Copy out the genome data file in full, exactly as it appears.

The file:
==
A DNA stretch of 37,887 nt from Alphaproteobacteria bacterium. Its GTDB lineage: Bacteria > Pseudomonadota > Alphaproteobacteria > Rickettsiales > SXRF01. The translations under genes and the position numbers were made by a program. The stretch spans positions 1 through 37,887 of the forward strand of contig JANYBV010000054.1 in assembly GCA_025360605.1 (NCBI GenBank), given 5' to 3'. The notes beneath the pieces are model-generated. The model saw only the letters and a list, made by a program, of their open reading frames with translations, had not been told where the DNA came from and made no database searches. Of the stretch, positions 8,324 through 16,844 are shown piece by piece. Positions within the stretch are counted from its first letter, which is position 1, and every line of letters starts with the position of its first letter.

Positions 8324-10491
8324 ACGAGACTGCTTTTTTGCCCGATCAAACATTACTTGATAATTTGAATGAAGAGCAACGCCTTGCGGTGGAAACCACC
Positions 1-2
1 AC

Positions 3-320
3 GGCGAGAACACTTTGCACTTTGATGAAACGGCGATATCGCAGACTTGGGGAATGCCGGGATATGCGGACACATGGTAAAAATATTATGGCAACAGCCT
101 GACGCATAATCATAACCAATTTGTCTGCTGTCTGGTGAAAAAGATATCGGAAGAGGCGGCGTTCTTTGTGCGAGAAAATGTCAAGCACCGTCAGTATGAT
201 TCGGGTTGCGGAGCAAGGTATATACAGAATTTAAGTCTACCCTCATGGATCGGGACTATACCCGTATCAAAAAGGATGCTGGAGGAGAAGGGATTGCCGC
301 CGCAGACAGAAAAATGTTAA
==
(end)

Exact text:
A DNA stretch of 37,887 nt from Alphaproteobacteria bacterium. Its GTDB lineage: Bacteria > Pseudomonadota > Alphaproteobacteria > Rickettsiales > SXRF01. The translations under genes and the position numbers were made by a program. The stretch spans positions 1 through 37,887 of the forward strand of contig JANYBV010000054.1 in assembly GCA_025360605.1 (NCBI GenBank), given 5' to 3'. The notes beneath the pieces are model-generated. The model saw only the letters and a list, made by a program, of their open reading frames with translations, had not been told where the DNA came from and made no database searches. Of the stretch, positions 8,324 through 16,844 are shown piece by piece. Positions within the stretch are counted from its first letter, which is position 1, and every line of letters starts with the position of its first letter.

Positions 8324-10491
8324 ACGAGACTGCTTTTTTGCCCGATCAAACATTACTTGATAATTTGAATGAAGAGCAACGCCTTGCGGTGGAAACCACC
Positions 1-2
1 AC

Positions 3-320
3 GGCGAGAACACTTTGCACTTTGATGAAACGGCGATATCGCAGACTTGGGGAATGCCGGGATATGCGGACACATGGTAAAAATATTATGGCAACAGCCT
101 GACGCATAATCATAACCAATTTGTCTGCTGTCTGGTGAAAAAGATATCGGAAGAGGCGGCGTTCTTTGTGCGAGAAAATGTCAAGCACCGTCAGTATGAT
201 TCGGGTTGCGGAGCAAGGTATATACAGAATTTAAGTCTACCCTCATGGATCGGGACTATACCCGTATCAAAAAGGATGCTGGAGGAGAAGGGATTGCCGC
301 CGCAGACAGAAAAATGTTAA